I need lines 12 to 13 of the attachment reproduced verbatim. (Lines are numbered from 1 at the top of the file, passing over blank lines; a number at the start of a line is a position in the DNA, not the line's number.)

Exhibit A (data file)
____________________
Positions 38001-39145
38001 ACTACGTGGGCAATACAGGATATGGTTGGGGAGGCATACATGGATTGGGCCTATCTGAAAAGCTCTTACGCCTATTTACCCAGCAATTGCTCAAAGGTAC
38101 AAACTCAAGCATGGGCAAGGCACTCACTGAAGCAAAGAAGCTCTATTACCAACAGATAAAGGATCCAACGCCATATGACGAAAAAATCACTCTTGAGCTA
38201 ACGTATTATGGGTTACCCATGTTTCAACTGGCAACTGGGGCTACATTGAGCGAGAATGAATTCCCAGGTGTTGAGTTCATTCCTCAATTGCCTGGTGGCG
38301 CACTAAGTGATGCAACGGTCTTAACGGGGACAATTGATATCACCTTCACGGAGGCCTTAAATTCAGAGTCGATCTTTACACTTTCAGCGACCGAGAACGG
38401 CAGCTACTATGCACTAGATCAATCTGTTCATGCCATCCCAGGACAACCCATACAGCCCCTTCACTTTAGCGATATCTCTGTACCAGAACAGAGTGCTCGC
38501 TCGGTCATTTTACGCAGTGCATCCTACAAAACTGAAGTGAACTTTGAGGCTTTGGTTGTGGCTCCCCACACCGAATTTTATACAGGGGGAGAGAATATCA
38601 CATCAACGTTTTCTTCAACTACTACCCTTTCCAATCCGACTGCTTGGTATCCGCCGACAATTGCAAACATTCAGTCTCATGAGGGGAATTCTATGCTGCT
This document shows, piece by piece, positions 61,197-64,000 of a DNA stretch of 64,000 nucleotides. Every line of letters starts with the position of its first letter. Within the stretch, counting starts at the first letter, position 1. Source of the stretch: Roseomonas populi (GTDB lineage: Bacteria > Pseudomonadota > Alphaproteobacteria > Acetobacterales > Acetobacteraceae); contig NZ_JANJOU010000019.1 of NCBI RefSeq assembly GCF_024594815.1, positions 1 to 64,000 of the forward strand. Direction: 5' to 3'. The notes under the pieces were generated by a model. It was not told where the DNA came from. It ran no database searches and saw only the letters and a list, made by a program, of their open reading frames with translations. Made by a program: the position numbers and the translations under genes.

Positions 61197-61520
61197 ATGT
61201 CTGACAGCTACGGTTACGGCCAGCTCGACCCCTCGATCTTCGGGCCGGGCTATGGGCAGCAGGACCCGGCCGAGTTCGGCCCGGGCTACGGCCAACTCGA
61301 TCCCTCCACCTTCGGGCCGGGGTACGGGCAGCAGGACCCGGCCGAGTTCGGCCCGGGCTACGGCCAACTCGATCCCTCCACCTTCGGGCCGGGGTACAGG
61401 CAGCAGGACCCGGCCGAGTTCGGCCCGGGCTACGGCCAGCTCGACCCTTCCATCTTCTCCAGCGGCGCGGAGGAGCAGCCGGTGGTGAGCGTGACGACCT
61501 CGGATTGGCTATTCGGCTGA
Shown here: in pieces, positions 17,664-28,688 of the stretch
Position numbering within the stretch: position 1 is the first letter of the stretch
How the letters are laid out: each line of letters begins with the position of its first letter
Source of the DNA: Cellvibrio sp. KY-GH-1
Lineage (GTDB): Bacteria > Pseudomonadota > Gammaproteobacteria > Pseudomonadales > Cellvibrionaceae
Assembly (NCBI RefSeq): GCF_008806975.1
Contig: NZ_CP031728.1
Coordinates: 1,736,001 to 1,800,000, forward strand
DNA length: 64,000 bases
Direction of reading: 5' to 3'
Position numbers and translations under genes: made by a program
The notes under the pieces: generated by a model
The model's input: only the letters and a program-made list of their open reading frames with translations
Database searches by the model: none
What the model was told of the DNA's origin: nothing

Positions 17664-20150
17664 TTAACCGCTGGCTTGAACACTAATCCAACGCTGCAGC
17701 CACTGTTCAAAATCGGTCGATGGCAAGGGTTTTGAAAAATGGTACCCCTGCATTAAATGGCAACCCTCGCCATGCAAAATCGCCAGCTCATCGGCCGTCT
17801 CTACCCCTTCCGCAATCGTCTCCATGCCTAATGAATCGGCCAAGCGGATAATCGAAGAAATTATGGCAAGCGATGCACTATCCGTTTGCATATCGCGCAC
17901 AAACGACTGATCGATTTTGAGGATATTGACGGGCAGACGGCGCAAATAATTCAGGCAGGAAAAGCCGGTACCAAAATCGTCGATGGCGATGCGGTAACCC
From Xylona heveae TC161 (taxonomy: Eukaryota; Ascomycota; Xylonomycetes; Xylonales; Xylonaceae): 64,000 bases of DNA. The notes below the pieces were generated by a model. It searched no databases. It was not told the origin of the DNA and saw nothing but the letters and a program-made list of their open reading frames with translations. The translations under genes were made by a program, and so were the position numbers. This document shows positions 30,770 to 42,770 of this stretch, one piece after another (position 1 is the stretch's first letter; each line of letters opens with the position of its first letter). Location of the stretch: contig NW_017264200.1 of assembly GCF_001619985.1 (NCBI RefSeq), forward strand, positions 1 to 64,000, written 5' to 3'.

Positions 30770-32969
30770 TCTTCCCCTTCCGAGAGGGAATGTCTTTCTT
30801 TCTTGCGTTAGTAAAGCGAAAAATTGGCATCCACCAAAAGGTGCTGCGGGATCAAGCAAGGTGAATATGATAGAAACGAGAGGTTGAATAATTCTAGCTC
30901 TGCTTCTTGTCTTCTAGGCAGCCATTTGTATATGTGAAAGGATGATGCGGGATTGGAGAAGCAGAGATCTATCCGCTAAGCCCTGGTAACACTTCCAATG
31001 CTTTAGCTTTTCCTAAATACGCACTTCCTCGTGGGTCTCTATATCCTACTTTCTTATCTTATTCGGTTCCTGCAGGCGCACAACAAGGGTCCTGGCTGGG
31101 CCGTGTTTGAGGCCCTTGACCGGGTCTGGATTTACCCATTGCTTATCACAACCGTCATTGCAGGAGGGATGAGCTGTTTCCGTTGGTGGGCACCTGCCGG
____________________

61201 CTGACAGCTACGGTTACGGCCAGCTCGACCCCTCGATCTTCGGGCCGGGCTATGGGCAGCAGGACCCGGCCGAGTTCGGCCCGGGCTACGGCCAACTCGA
61301 TCCCTCCACCTTCGGGCCGGGGTACGGGCAGCAGGACCCGGCCGAGTTCGGCCCGGGCTACGGCCAACTCGATCCCTCCACCTTCGGGCCGGGGTACAGG